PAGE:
One of those he met in Kakuma was Alex Betts, Professor of Forced Migration and International Affairs. ‘We had a lot in common,’ says Lam. ‘He loves sport very much and he’s also an advocate for refugees. I told him that I would soon be coming to London, sponsored by the Queen’s Commonwealth Trust to attend a One Young World summit, and he invited me to visit Oxford.’

While in the city Professor Betts took Lam to lecture at the Refugee Studies Centre and introduced him to the Oxford Athletics Club. ‘I fell in love with everything,’ he reflects.

Lam also had an opportunity to attend an admissions interview at the Saïd Business School, having initially wanted to pursue a master’s degree in business. It went well, but Lam’s involvement with refugee athletes and affinity for the work of the Refugee Studies Centre caused him to rethink. ‘I knew that I needed to do something that would impact me with knowledge about how I could make a change from within for the refugee community.’ Lam applied to the MSc in Refugee and Forced Migration Studies and was accepted into the 2021/22 cohort with a full scholarship from the Dulverton Trust.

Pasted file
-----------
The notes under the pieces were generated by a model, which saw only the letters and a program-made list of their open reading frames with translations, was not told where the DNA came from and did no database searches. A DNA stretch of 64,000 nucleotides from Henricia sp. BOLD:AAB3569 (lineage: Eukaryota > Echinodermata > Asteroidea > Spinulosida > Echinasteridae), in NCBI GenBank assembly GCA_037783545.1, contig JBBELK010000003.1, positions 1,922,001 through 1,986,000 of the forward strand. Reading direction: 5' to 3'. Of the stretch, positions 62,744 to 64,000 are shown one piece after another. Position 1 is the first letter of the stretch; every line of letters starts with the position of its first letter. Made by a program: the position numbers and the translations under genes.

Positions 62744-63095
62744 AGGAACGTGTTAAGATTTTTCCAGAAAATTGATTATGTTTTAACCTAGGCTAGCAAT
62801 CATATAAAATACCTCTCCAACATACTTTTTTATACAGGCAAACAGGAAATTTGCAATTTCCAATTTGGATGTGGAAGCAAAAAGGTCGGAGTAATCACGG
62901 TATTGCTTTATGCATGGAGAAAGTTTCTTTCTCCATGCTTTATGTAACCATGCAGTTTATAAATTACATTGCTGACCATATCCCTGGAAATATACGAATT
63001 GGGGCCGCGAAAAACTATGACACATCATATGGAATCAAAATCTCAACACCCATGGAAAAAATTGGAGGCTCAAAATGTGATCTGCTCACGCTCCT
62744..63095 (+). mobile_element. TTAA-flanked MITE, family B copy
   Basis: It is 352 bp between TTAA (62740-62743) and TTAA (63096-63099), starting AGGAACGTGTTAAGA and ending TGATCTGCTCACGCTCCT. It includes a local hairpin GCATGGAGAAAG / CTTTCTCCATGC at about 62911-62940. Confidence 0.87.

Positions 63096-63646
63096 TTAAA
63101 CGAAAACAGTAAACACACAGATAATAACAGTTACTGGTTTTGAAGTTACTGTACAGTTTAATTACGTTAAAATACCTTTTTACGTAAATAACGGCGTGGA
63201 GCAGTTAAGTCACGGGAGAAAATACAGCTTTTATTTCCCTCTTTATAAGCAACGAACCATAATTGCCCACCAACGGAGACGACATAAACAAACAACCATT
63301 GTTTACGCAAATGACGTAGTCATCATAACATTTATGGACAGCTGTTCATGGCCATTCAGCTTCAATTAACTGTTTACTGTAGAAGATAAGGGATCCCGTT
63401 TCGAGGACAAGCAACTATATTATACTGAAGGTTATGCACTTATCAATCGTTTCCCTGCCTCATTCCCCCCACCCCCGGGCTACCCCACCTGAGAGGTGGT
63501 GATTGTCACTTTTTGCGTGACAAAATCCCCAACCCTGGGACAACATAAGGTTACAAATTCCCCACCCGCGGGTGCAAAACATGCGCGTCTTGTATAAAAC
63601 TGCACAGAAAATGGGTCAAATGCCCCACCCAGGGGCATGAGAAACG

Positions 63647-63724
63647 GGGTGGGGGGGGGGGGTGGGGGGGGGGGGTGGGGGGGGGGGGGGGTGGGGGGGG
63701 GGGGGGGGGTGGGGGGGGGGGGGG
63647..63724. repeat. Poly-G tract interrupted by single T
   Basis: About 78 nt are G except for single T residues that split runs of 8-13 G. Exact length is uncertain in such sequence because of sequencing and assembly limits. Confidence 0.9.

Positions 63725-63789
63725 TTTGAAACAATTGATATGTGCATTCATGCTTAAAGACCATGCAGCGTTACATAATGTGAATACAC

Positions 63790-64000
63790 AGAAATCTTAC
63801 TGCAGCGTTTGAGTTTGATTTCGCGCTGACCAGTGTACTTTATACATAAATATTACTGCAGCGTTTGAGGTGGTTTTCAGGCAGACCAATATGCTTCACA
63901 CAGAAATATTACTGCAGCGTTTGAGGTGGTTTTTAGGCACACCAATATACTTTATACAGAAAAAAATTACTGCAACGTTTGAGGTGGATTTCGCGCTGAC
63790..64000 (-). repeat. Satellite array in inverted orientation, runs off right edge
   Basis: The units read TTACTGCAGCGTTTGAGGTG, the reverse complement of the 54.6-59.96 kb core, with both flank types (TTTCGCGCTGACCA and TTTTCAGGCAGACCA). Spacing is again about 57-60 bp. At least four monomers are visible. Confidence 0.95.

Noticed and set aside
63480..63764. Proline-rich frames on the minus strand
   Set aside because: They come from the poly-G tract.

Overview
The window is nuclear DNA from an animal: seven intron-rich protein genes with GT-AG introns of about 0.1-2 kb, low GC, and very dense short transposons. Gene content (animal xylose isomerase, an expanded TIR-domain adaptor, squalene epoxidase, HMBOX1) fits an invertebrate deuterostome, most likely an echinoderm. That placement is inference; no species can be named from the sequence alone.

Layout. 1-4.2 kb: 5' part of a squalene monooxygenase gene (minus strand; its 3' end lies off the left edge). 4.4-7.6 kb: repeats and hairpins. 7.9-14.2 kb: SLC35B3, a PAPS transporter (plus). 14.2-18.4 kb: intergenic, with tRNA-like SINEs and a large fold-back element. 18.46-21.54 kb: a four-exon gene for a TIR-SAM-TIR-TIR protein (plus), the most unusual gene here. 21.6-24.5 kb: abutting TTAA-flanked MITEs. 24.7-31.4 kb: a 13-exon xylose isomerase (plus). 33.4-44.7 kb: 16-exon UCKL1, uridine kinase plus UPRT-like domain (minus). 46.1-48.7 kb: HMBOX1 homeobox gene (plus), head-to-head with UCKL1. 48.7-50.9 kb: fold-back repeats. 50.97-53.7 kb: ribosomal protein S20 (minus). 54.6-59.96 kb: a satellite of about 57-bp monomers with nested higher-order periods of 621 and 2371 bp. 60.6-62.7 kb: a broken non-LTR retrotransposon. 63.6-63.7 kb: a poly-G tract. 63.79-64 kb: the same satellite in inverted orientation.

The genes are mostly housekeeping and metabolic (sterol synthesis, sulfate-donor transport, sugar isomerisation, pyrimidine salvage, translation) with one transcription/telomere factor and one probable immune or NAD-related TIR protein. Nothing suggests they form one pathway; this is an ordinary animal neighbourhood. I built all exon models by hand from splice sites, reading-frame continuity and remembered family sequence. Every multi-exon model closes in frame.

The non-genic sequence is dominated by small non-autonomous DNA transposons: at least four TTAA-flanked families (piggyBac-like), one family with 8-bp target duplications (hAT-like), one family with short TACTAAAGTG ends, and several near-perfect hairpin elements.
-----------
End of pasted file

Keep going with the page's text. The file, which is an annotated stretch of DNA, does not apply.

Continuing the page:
‘Oxford had been my long-time dream. I didn’t know it when I was growing up, but I started to realise it when I began to read books. I dreamt of being part of something great’

Lam Joar

Lam chose to focus his master’s research on the potential for sport to transform opportunities for refugees, something in which he is clearly well-versed. ‘Sport is one of the crucial activities that could change lives if utilised well,’ he explains. ‘Sport boosts the chances of refugees. They don’t just do it for money or to have success, they also do it to determine their own path. Being a refugee is a limiting status and so they do sport to make sure they have a home… If they do it well then different societies might accept them.’

Although Lam thrived on the course, it wasn’t without some challenges. As a non-native speaker he had to work hard to improve his English, and attended language classes throughout the year. He also invited his course mates to take part in extra group discussions and to read with him, something that brought benefits for all involved. ‘We were studying a subject that I have experience in; they have read it and so have the theory and I would say that I have both the practical knowledge and theory, which was part of my strength. So we got a lot from each other,’ he notes.

Lam Joar stands outside a college building wearing academic dress
Lam pictured wearing academic dress